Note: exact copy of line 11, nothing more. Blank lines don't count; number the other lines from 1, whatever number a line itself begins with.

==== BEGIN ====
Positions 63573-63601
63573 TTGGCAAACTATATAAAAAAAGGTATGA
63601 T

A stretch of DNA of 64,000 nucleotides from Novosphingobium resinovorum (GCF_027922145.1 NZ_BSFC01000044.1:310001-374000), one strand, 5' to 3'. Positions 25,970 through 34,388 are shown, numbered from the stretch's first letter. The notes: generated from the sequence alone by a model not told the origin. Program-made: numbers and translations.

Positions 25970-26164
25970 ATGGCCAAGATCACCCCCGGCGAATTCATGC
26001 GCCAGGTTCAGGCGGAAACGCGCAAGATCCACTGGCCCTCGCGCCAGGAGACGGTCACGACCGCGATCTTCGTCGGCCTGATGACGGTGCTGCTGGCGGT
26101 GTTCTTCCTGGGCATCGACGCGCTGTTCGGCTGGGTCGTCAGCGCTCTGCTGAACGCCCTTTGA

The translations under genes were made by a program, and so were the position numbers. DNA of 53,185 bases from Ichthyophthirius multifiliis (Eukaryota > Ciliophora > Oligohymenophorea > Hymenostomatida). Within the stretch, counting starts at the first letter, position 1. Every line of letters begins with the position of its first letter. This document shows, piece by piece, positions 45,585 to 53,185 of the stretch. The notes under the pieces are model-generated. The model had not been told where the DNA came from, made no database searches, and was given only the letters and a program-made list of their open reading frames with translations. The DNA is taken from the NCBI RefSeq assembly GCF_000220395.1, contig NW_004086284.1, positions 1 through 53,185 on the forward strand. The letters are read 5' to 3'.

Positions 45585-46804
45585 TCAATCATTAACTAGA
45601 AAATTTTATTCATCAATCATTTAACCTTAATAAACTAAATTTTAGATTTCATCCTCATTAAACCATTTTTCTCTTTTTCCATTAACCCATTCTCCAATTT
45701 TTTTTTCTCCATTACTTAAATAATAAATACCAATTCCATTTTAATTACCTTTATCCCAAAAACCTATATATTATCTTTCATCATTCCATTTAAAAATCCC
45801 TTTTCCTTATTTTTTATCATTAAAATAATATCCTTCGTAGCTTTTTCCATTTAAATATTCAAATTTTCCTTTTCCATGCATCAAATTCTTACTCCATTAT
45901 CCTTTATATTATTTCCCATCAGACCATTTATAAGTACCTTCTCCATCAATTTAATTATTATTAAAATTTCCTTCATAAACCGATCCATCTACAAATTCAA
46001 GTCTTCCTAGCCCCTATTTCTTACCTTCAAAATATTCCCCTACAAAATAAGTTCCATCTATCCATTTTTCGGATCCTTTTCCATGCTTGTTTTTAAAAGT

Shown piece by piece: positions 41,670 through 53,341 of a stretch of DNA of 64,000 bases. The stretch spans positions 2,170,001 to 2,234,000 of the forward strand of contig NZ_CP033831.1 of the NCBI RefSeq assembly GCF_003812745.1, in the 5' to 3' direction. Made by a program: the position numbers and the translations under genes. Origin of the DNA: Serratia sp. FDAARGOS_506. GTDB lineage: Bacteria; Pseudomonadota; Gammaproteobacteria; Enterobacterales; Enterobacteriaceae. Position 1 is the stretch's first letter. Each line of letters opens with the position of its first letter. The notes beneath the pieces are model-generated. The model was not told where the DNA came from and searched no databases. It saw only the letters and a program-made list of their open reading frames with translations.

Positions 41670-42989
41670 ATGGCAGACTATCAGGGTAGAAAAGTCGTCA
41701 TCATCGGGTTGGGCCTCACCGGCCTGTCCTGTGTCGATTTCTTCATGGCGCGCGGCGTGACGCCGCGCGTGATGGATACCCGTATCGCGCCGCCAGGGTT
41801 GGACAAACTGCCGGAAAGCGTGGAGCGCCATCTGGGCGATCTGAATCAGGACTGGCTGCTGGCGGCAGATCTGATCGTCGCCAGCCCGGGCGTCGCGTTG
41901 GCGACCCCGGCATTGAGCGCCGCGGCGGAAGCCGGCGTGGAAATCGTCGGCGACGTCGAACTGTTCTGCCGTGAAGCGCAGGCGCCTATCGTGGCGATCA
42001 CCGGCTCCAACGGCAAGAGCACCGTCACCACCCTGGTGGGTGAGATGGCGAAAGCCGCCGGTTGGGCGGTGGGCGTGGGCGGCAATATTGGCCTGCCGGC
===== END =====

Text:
45585 TCAATCATTAACTAGA